My blog a few weeks back encouraging you to slide back down the maturity curve and grasp Adaptive Leadership with both hands, has lead me to consider the analysis tools we have available and which would be most useful when looking to be adaptive.

There are a bunch of tools I use regularly. They include Stakeholder Analysis, PESTLE Analysis, Porter’s Industry Five Forces, Unique Value Proposition, Value Chain Analysis and my very own Capability Analysis (templates for most of these are available with examples here). These coupled with risk analysis techniques are very effective for improving decision making. And you should keep on using them now as much as ever.

However, there is one tool that I use that has proven invaluable. And that is Scenario Analysis. Over recent weeks I have had the opportunity to assist a range of clients by facilitating workshops to help them work through various scenarios of where their business could be over the next 1, 3, 6 and 12 months. Helping them work through good, bad and very bad scenarios, and what the impact could be on their staff, customers, finances and a range of other elements of their business.

No one can predict the future, but we can imagine it. While it would have been extremely difficult to imagine our upturned world sitting in our lounge room a few months ago, many aspects of it were not impossible to predict. It is because of our ability to imagine that epidemiologists warned us of global pandemics (and picked up by the World Economic Forum as one of the world’s top ten risks in 2020 in terms of impact). It is why there was a national stockpile of much needed medical equipment. The irony is that the antivirals don’t work on COVID-19 but we already knew that from SARS.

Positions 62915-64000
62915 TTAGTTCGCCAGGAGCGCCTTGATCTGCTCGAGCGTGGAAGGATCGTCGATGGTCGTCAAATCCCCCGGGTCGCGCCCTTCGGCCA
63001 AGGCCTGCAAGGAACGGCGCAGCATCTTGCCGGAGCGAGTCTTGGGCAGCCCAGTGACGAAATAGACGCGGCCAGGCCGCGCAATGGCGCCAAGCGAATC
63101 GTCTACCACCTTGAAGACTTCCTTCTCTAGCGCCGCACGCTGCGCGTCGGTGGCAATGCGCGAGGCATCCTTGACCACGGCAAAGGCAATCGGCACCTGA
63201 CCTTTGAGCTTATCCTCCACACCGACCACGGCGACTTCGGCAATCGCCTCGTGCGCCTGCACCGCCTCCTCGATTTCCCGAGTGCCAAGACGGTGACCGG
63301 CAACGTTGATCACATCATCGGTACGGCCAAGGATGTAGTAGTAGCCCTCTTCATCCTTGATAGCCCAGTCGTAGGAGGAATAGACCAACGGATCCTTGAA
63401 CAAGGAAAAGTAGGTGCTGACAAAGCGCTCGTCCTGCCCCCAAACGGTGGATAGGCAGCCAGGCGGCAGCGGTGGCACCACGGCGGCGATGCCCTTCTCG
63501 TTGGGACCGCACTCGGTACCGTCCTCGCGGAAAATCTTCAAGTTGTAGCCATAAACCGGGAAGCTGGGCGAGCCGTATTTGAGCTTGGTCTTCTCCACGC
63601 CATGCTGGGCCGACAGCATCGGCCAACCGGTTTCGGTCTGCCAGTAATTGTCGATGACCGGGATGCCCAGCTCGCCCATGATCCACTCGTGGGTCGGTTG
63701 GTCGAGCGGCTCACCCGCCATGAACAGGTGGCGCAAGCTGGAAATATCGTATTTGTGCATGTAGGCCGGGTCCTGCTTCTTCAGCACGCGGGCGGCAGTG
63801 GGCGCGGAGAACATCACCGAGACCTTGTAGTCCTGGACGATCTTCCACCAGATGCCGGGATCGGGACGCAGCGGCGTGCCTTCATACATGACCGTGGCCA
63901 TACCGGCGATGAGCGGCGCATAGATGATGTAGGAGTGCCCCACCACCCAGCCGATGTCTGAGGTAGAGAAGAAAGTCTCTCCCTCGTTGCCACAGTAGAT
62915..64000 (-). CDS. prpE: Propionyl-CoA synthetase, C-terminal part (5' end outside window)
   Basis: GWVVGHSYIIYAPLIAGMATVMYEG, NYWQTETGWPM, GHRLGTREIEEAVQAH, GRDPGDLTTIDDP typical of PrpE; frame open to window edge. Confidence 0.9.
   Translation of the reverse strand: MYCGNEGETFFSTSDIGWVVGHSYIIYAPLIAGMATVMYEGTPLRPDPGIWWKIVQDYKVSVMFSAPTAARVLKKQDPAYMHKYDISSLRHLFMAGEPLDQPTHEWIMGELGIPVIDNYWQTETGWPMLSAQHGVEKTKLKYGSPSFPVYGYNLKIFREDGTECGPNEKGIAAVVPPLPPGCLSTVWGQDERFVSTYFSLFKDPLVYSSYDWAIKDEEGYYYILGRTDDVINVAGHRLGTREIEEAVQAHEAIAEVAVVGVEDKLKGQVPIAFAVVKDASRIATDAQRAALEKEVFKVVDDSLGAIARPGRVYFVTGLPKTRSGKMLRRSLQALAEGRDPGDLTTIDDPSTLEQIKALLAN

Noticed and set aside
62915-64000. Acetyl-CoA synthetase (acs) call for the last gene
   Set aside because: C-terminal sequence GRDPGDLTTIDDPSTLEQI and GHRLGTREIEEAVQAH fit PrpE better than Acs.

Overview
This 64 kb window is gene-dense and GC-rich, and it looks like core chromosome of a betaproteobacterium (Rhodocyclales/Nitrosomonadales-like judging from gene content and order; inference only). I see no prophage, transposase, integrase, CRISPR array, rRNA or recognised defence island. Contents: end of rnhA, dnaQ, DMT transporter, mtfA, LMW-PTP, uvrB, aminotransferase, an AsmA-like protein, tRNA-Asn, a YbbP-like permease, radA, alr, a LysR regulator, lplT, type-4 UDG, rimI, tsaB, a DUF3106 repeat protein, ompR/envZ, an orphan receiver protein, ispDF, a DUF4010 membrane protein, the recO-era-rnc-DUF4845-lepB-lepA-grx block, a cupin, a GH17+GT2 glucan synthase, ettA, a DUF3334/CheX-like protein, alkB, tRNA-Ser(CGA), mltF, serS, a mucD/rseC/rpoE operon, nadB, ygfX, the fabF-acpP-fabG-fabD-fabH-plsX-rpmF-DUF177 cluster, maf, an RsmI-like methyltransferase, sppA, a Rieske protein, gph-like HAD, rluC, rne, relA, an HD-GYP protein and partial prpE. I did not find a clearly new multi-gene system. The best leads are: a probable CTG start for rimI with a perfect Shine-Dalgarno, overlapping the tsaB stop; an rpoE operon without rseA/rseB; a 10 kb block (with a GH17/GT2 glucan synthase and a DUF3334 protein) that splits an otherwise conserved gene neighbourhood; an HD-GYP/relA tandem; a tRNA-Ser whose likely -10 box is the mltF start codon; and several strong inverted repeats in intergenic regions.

Scenario analysis is a tool that requires us to imagine a range of scenarios in the future which leads us to make decisions today in preparation for as many variants of the future as your imagination uncovers.

In my recent world, scenario analysis has won hands down when it comes to the most important tool in my tool kit. If you have not used it in a structured manner, I encourage you to do so. It is much more effective than a group of leaders talking and surmising about what might or might not be.

Stay safe and adapt - quickly.

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